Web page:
Survivors of Aiken Phelon shooting reflect 15 years later

News 12 at 6 o'clock / Friday, Sept. 14, 2012

AIKEN, S.C. -- "It's one of the few days in my life that I can remember every detail about,” said Pamela Morey, a survivor of the Phelon shootings, almost 15 years later.

"You know, people say, 'I understand how you feel.' They don't understand,” she said.

Fifteen years ago, Pam Morey was face to face with death.

"He turned around and he came out of the office and came to me and put the gun right between my eyes,” she told News 12.

The gunman was Hastings Wise, and the date was Sept. 15, 1997. After being fired from the R.E. Phelon Company, a manufacturer of small engines in Aiken, he returned to kill.

"I immediately started praying out loud begging God to not let him take me, to let me stay with my kids,” Morey said.

She says her guardian angel, in the form of another co-worker, risked his life to distract Wise. He’d come back into the building to save lives.

He possibly saved Morey’s life. She escaped, but others weren't so lucky. He injured three and killed four, including a father figure to Morey, Charles Griffeth. David Moore, Leonard Filyaw and Sheryl Wood died, too.

"There were spent shell casings all over the floor and empty magazines from where the suspect had been reloading his weapon,” recounted Aaron Dowdy with the Aiken Department of Public Safety.

Dowdy is a sergeant with the department now, but 15 years ago, he was just a rookie. In fact, when the incident occurred, he had only been a solo officer for about a month. He was pumping gas into a fire truck when he got the call.

With other officers, Dowdy entered the building to hopefully stop a killer.

"We didn't know exactly where he was. We were pretty sure he was still on scene, but we didn't know where he was,” Dowdy said.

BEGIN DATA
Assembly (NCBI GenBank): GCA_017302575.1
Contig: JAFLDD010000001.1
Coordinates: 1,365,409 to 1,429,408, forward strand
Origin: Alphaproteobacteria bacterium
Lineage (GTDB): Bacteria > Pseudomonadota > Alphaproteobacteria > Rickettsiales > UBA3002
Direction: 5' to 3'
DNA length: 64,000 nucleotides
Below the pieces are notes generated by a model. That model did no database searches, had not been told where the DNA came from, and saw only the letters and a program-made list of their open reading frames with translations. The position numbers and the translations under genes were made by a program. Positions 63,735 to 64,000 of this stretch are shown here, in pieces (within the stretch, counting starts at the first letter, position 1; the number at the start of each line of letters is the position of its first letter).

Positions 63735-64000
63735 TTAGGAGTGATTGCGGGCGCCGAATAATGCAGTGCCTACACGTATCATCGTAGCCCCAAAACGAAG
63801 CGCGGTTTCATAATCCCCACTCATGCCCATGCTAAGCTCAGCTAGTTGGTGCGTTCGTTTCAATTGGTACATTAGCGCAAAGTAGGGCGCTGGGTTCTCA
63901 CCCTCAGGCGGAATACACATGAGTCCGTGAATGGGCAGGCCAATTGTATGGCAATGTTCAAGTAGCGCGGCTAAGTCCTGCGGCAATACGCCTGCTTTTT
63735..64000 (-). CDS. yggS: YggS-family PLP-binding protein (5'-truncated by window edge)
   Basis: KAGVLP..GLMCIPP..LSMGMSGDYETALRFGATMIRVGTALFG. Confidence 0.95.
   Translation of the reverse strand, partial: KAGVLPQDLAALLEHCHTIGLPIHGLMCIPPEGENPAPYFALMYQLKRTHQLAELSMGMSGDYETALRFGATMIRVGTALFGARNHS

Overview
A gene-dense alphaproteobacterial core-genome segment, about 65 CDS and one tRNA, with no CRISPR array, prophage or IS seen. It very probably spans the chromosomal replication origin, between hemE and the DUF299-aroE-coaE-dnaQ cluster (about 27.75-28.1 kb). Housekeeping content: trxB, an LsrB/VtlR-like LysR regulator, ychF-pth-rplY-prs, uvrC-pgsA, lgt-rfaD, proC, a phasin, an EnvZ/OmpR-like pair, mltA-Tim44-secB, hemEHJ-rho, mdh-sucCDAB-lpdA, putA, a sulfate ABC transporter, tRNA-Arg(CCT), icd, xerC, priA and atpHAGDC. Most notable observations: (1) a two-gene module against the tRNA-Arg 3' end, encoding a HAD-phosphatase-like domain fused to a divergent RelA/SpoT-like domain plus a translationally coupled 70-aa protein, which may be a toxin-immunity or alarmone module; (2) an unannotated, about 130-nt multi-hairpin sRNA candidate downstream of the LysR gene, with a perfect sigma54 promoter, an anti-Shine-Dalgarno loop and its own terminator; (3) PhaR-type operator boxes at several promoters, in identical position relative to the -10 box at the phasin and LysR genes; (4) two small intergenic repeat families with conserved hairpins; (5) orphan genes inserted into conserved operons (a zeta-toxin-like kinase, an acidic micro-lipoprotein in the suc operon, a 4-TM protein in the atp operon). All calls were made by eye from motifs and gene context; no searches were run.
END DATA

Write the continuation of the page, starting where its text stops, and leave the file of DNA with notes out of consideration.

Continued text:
Wise was ultimately caught, prosecuted and in 2005, put to death by lethal injection in Columbia.

Now, 15 years later, Pam still has a birthday card from her father-like boss Charles Griffeth, but she still has nightmares, too. She says each one is a different scenario with a different man chasing her with a different gun.

However, the fear is always the same.

"I mean, I still have friends that stills struggle with it daily. Will we ever forget it? No. Have we all forgiven him? No. But the only way that I could move on with life and not live in fear or, you know, hate and let what happened consume me, I had to forgive him,” said Morey of the killer.

Fifteen years later, she just asks for more prayers, forever and always. Morey says recent events like the shooting in Aurora, Colo., seem to reopen her wounds. She says she feels the pain those individuals experience.

However, she does say that she’s seen two major accomplishments over the past 15 years.

The first was finding a husband. Jerry Morey worked at Phelon, too. He says he was in a business trip in Puerto Rico when the shooting happened. When he found out about the shooting, he returned immediately to find that three of his workers were dead. Jerry speculates that he was on Wise’s kill list. To this day, he says he feels guilt but relief, too. While he won’t speculate whether or not he’d be alive today if he were at the plant 15 years ago, Morey believes that he wouldn’t have survived.

That’s why the couple’s second big achievement is the birth of their son, Alexander. Nowadays, Alexander practices karate and is a student at Aiken Middle School.

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